8. Eliminate the Social Security tax cap. Social Security is plenty popular in American, and old people vote more than young people. The beauty of this one is that the Social Security tax cap only benefits people making over about $106K/year, and that number is small and getting smaller. It's a way to benefit people generally, elderly people specifically, at the expense of people who are already making a lot of money, plus it would virtually eliminate the estimated 1% Social Security funding shortfall over the next 75 years.

7. Increase the federal minimum wage to $12 an hour, then fix it to the inflation rate. Increasing the minimum wage is always popular. The only people who seem to oppose reasonable increases in it are millionaires like John Stossel who say things like "I can't tell the difference between $7.25 an hour and $50 an hour because they both sound like peanuts to me" because they don't like the idea of poor people having a say in how much they make. It takes money to live in the US, and there's no reason that people shouldn't have a right to vote on an issue like this.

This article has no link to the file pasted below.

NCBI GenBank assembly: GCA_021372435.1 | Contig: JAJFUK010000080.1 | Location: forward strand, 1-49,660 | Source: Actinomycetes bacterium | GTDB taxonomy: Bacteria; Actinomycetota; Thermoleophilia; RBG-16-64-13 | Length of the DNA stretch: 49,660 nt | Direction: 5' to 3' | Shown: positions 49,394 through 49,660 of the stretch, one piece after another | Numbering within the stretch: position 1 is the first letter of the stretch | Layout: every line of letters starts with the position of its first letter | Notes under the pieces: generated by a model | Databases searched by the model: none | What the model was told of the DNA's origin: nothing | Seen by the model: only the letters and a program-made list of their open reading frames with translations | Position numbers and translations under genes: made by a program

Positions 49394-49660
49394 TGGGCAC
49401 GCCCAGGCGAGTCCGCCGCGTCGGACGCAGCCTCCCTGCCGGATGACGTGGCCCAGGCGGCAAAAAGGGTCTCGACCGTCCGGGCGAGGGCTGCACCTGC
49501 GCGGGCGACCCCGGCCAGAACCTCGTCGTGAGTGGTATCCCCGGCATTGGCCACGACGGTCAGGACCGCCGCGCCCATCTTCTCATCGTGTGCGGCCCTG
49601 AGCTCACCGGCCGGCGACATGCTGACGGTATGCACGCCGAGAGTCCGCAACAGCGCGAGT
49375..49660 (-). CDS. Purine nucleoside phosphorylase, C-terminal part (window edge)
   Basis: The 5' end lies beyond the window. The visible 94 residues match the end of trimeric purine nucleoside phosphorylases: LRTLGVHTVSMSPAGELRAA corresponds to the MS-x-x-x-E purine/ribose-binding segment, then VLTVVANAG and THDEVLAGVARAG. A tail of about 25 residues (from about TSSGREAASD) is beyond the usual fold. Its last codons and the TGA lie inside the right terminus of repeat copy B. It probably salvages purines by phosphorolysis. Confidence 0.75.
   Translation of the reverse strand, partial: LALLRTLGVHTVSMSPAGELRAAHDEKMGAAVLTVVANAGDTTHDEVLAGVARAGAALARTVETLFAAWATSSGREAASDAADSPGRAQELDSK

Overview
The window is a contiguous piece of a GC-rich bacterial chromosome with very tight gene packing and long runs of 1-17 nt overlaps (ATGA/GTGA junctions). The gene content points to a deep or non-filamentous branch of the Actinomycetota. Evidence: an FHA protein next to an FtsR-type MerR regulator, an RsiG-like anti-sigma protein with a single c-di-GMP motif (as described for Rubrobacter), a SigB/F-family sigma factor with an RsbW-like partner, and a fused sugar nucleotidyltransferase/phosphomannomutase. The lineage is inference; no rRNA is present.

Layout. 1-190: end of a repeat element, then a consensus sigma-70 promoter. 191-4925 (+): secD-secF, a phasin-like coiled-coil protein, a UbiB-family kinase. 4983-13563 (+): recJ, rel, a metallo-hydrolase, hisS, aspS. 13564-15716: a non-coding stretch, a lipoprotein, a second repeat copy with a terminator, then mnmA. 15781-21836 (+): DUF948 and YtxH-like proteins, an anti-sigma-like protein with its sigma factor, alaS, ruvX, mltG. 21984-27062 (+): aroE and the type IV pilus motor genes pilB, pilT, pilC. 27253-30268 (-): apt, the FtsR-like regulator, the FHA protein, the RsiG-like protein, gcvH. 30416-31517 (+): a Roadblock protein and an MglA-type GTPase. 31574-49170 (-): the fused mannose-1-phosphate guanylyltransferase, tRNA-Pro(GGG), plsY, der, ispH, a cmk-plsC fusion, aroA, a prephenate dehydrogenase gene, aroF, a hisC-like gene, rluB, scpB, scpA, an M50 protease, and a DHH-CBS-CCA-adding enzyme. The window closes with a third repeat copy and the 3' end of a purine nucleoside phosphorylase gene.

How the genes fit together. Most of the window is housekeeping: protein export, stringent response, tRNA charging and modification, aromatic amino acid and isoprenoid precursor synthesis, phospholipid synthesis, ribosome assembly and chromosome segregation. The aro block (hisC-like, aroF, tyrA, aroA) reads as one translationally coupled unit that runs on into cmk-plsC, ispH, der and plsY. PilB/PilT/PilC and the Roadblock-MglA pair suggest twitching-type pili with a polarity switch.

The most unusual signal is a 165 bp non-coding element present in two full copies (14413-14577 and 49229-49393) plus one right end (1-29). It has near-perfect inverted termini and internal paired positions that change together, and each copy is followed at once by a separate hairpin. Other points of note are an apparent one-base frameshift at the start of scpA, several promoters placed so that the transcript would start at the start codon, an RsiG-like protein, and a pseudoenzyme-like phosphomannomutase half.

6. Stop the escalation of conflict in Afghanistan. The war there is polling better than the one in Iraq, but people are still opposed to drawing up the conflict. If we really need a presence there, then let the neocons and Thomas Friedman make their case to the American people. The people need a voice in this system, which obviously their elected leaders, who insist on escalating the conflict, can't provide.

5. Provide free, universal maternity care coverage. 51% of Americans are women and 100% of Americans were born, so this one would be popular. While our government is filled with people like Sen. Jon Kyl, who doesn't think men should have to pay for things they "don't need" like maternity care, most Americans understand that infant mortality is bad and that women shouldn't have to shoulder the cost of our species's reproduction by themselves. Kids are a great way to sell ballot initiatives, and this one has "You want to kill babies and Mom!" written all over it.